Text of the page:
Stress - November 10th, 2010

Tips for reducing stress:

  • Try to recognize the onset of negative thought patterns and change your thinking to be more positive.

  • Use deep diaphragmatic breathing techniques to release negative energies.

  • Keep water close at hand to ensure that you are always hydrated. 

  • Feed your body with the correct fuel and eat right for your metabolic type

  • Exercise properly without putting undue stress on your body. 

  • Get proper sleep so that you are mentally and physically repairing.  10pm – 6am is ideal.

  • Address poor posture and pain and use corrective exercise techniques

We have all experienced some variation of stress in our lives.  Sometimes it can be positive, and sometimes it can be negative.  You might be wondering how stress can be positive. There are six major types of stress, each of which can have positive and negative effects on our bodies.

Physical Stress: 

Good physical stress is movement and exercise.  The actual stress is the load we place on our muscles and bones during exercise.  Getting enough of this good physical stress helps us to maintain a healthy weight and helps to keep us healthy.   Bad physical stress comes from over-exercising as it can cause injury.  Another form of bad physical stress comes from poor posture.  Poor posture will cause problems in muscle function, joint health, and circulation.

Chemical Stress:

Our bodies produce natural chemicals that are good for us and key to maintaining optimal health.  For example, vitamins, proteins, fats, and enzymes are necessary for our survival.  On the flip side, we are exposed to many unnatural chemicals on a daily basis. We are bombarded with manufactured chemicals that are used in drugs, pesticides, and fertilizers and our bodies have a hard time coping with their influence.  Many health problems occur from over-exposure to chemical stress.

Electromagnetic Stress:

Sunlight is an example of positive electromagnetic stress.  We feel the positive effects of the sun’s rays and the Vitamin D that it gives our bodies.  On the flip side, exposure to common household items like your computer screen, cell phone, microwave, or even you television, can cause problems to your hormonal balance and nervous system. 

Psychic/Mental stress:

This is probably the most common form of stress that we identify with.  When we have too much on our plate, are being challenged on our beliefs, or are taking abuse from others, we are being stressed mentally and this can take its toll on our overall health.  If we use our minds to think positively, set goals and work to achieve them, we are building mental strength.  Overcoming adversity is another example of how stress can be positive and help us to fully develop our minds.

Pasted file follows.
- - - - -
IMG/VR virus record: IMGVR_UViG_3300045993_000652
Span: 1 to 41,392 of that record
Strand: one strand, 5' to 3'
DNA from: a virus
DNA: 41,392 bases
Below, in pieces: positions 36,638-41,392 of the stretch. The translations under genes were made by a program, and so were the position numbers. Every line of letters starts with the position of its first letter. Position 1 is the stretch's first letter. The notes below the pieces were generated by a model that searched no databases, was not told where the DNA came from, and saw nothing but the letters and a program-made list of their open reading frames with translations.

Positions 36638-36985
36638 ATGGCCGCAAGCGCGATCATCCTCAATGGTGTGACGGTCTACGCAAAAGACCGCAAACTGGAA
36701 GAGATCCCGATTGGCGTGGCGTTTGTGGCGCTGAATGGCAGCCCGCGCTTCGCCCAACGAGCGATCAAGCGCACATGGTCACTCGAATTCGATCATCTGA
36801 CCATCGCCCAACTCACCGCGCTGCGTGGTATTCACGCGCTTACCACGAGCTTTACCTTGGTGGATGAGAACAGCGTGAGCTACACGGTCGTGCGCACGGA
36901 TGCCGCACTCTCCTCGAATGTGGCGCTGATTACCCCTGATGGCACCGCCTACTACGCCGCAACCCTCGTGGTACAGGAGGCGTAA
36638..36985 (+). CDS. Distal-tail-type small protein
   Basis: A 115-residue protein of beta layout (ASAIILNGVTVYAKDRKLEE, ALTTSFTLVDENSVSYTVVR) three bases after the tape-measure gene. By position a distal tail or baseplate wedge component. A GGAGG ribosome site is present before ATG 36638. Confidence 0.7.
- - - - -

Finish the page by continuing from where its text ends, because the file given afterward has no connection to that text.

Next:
Nutritional Stress:

Eating right for your metabolic and making sure that you’re eating the appropriate amounts of food are examples of positive nutritional stress.  If your body isn’t stressed by the challenge of extracting the needed nutrition from food, it will become lazy.  Alternatively, if we’re eating too much or too little, or if we’re pumping ourselves with foods that contain high levels of toxicity (food colouring, pesticides, preservatives) we are creating unhealthy nutritional stress in our bodies. 

Thermal Stress:

Thermal stress deals with our body temperature.  Maintaining  37°C, or 98.6°F, is important, so when it is hot or cold, our bodies regulate thanks to the thermal stress.  Anything that burns you, or causes extended periods of cold are examples negative thermal stress.

When we have too much negative stress of any kind, we release high levels of stress hormones such as Cortisol. Of course, cortisol helps us to function properly, but too much makes it difficult for us to repair and recover.  It ages is more rapidly, it causes problems with digestion, and it can suppress our immune systems.  It’s important to recognize what is causing stress in our lives and learn ways to deal with it. 


Gary Jasmin is a certified C.H.E.K. coach, practitioner and trainer. As part of his holistic approach to health and wellness, he can teach you about managing stress and help you to understand what affect it’s having on your body. Click here for more information on lifestyle & stress management.